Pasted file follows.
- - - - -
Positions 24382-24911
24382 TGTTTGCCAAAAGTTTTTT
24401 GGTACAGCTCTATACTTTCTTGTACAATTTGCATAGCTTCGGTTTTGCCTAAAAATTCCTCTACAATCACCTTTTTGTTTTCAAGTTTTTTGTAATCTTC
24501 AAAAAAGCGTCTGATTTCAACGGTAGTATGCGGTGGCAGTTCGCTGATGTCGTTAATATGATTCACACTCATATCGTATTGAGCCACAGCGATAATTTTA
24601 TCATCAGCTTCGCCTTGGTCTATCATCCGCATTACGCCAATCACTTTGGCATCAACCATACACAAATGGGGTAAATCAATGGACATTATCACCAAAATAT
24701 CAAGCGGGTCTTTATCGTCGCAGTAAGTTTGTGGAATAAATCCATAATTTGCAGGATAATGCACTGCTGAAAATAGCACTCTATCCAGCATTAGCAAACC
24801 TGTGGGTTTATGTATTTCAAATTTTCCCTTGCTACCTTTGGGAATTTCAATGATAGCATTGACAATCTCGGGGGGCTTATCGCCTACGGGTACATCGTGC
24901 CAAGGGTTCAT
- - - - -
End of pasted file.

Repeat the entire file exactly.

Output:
Positions 24382-24911
24382 TGTTTGCCAAAAGTTTTTT
24401 GGTACAGCTCTATACTTTCTTGTACAATTTGCATAGCTTCGGTTTTGCCTAAAAATTCCTCTACAATCACCTTTTTGTTTTCAAGTTTTTTGTAATCTTC
24501 AAAAAAGCGTCTGATTTCAACGGTAGTATGCGGTGGCAGTTCGCTGATGTCGTTAATATGATTCACACTCATATCGTATTGAGCCACAGCGATAATTTTA
24601 TCATCAGCTTCGCCTTGGTCTATCATCCGCATTACGCCAATCACTTTGGCATCAACCATACACAAATGGGGTAAATCAATGGACATTATCACCAAAATAT
24701 CAAGCGGGTCTTTATCGTCGCAGTAAGTTTGTGGAATAAATCCATAATTTGCAGGATAATGCACTGCTGAAAATAGCACTCTATCCAGCATTAGCAAACC
24801 TGTGGGTTTATGTATTTCAAATTTTCCCTTGCTACCTTTGGGAATTTCAATGATAGCATTGACAATCTCGGGGGGCTTATCGCCTACGGGTACATCGTGC
24901 CAAGGGTTCAT